In the early eighties, the time of shredding came and shook up the rock guitar world for a while. We see Lance Lopez as more of a slide guitar player. However, during that eighties period, we remember Kiss, for example, deliberately looking for shredding style guitarists and getting Mark St. John in for “Animalize.” Even Vinnie Vincent, when the make-up came off, was into that fast playing sound that went against the more bluesy style of Ace Frehley, who had more connection to that older Delta sound (we did a piece here in the magazine on Lead Belly last year, and he was hugely influential on grunge bands like Nirvana)
Lance- Going back to Kiss. Kiss was the first rock concert I ever went to! I saw them on the tour when the make-up came off (the “Lick It Up” tour with Vinnie Vincent), and I was a small boy, and I cried! I didn’t believe that I was watching Kiss. The whole section had to calm me down. I was so pissed off, where’s Ace Frehley? When I discovered the blues in June 1990, when I saw BB King and Stevie Ray Vaughan play together, the very next day I had my mother take me to the local shopping mall and record store, and I immediately got the recordings. I wanted to start at the beginning and work my way through. There was a girl I knew who had a copy of “Wheels of Fire,” (Cream, 1968), and I remember hanging out with her and seeing that cover. I didn’t want to talk to anyone else for the rest of the day. Who cared what the others were doing, I wanted to hear that album, and I flipped the album over and was reading that Robert Johnson wrote “Crossroads,” and I would talk to other musicians, and the album had Ginger Baker and Eric Clapton, and the whole thing was amazing, and then Cream was my band from then on. So I knew enough through being introduced to Robert Johnson via Cream, and thanks to Eric Clapton for that. Then I was able to discover, as a 12 year old boy, that I should go out and find Robert Johnson and then go from there, then move onto Lead Belly, Blind Willie Johnson, Muddy Waters, and so forth. I learned from all that. It was strange how bands like Nirvana and Pearl Jam in the grunge era looked at Delta Blues, as I was already into it. But I was there in the music of the 20’s when the other kids found grunge, I also listened to Chicago blues as well as the artists that came from the UK who retranslated the blues for us. Zeppelin, Stones, Cream, and so on.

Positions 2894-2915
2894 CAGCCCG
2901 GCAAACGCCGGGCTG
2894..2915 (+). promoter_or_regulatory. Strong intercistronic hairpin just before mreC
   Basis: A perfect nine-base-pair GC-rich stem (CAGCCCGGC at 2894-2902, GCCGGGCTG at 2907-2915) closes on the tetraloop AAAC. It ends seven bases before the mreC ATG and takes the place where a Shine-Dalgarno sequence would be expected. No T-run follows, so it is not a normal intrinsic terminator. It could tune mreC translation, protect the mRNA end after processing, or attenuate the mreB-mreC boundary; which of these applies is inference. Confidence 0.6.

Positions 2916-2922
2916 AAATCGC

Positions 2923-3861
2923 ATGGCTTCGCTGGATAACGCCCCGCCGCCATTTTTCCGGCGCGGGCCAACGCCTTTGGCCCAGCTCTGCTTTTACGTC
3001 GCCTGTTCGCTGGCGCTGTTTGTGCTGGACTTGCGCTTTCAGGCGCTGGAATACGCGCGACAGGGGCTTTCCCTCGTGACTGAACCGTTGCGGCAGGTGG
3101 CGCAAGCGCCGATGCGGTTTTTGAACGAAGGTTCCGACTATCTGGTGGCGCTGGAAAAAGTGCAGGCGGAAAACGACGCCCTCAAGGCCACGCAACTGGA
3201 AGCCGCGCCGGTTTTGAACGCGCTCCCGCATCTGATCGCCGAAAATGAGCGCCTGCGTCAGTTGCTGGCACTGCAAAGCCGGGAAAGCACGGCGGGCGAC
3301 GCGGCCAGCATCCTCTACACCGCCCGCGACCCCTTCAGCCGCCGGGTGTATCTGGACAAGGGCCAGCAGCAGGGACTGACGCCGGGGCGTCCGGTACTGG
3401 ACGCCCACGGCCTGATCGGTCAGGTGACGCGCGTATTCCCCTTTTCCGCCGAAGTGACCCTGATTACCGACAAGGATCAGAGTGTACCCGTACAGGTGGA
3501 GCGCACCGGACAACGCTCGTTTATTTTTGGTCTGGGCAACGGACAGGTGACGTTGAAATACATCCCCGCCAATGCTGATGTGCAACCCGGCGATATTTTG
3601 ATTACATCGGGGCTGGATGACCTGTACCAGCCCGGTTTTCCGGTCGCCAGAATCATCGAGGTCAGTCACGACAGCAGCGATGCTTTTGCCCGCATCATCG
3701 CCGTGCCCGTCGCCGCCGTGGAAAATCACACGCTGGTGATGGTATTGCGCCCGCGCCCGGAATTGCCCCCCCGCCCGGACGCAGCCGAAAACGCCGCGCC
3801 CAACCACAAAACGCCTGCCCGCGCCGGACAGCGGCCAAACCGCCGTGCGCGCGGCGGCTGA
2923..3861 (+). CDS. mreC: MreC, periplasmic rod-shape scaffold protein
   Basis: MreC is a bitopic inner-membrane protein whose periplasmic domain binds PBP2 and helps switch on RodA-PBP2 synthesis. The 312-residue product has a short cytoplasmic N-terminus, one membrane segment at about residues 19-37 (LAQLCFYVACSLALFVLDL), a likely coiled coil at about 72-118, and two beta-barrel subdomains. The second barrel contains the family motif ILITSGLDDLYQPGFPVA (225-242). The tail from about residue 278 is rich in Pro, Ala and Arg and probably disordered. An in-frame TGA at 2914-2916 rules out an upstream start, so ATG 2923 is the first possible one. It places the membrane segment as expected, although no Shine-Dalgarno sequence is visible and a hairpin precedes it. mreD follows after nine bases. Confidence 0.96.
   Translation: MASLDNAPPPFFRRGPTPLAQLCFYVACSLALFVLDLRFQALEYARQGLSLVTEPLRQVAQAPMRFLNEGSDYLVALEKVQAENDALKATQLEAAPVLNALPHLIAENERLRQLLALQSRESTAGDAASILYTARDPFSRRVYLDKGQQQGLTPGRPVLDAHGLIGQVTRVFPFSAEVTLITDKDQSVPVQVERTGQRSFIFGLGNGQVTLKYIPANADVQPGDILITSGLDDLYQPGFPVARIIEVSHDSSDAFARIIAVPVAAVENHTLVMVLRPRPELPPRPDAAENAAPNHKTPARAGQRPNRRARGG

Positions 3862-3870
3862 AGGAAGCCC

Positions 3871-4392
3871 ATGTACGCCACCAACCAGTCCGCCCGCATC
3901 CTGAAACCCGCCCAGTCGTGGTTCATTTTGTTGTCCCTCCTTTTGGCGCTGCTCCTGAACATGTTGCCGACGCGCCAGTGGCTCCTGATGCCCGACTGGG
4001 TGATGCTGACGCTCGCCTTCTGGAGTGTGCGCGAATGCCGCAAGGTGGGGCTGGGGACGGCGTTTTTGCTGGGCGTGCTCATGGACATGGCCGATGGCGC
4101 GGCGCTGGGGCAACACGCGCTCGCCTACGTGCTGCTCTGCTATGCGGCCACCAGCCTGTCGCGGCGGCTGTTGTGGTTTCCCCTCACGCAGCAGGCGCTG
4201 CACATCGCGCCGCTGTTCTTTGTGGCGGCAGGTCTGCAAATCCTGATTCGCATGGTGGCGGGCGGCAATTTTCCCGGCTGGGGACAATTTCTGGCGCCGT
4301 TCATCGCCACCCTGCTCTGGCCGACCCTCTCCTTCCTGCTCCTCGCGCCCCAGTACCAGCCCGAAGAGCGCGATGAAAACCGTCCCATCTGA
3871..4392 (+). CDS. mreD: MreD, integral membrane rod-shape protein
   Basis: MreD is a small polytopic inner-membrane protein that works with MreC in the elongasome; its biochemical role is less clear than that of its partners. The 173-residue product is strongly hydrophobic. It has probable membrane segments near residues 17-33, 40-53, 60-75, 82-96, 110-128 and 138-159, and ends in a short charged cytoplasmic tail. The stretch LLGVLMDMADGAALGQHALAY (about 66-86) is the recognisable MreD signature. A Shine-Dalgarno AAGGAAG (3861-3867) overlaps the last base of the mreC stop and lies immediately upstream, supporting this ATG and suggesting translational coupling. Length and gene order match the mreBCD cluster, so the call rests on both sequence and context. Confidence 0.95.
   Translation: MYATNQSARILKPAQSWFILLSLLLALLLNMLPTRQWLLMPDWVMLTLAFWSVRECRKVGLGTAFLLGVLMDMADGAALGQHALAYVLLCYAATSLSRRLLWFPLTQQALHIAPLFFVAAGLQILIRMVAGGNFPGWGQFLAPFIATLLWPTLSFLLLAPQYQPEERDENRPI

That’s interesting, because George Harrison once commented that if there had been no Lead Belly, there would be no Beatles, and Lemmy always said that Motorhead were essentially a blues band. He always laid the blues foundation for Motorhead.